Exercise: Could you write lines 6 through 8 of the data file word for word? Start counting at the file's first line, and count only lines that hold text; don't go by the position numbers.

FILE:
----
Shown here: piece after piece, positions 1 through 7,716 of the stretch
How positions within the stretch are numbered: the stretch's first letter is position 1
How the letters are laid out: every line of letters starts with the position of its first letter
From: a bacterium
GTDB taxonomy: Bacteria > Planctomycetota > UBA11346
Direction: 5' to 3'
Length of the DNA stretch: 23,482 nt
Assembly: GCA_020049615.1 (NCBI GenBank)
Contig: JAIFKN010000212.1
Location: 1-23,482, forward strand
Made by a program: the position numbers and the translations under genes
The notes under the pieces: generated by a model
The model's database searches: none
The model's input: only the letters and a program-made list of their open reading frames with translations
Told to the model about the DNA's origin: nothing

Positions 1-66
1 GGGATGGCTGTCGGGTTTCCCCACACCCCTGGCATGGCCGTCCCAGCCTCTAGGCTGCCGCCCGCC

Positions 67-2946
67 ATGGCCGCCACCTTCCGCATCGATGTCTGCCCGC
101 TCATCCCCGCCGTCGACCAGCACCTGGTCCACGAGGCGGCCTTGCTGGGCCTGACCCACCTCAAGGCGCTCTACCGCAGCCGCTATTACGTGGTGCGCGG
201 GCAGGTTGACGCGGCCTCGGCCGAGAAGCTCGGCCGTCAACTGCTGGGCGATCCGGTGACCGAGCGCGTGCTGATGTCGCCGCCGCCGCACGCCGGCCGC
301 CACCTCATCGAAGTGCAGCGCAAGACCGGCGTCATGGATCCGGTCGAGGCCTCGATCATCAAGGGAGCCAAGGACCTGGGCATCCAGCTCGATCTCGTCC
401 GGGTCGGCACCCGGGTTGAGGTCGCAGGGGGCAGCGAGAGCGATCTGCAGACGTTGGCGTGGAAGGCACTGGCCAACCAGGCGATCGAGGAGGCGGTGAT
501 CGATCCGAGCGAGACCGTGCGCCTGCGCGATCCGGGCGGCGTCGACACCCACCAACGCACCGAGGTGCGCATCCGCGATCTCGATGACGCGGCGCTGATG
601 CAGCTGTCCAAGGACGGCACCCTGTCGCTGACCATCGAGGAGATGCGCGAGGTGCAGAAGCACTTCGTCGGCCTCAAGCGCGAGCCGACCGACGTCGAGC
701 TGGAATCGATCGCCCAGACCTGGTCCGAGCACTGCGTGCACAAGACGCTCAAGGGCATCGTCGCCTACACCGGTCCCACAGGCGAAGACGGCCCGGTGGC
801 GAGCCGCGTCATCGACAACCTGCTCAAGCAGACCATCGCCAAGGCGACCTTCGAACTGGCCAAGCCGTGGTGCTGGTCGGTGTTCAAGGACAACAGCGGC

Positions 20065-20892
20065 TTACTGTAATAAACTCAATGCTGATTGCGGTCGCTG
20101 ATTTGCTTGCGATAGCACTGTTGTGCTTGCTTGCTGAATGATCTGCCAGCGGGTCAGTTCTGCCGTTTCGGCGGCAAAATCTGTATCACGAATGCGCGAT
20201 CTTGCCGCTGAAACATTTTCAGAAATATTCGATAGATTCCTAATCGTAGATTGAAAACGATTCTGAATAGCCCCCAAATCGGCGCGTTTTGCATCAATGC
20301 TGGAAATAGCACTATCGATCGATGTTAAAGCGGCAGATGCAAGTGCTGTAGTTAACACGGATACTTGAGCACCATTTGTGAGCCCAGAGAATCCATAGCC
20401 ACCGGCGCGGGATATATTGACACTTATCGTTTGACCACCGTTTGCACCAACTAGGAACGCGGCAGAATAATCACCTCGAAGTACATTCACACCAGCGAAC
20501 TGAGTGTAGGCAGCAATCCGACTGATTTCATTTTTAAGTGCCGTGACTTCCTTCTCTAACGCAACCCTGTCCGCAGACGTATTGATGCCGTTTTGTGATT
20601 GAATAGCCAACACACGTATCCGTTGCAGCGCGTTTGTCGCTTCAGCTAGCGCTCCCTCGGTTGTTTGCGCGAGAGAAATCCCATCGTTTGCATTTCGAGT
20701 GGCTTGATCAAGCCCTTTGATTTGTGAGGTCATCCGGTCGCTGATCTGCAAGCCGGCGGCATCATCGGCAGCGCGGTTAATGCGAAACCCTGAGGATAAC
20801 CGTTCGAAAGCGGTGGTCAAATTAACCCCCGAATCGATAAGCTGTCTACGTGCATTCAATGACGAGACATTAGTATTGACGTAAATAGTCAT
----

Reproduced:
Direction: 5' to 3'
Length of the DNA stretch: 23,482 nt
Assembly: GCA_020049615.1 (NCBI GenBank)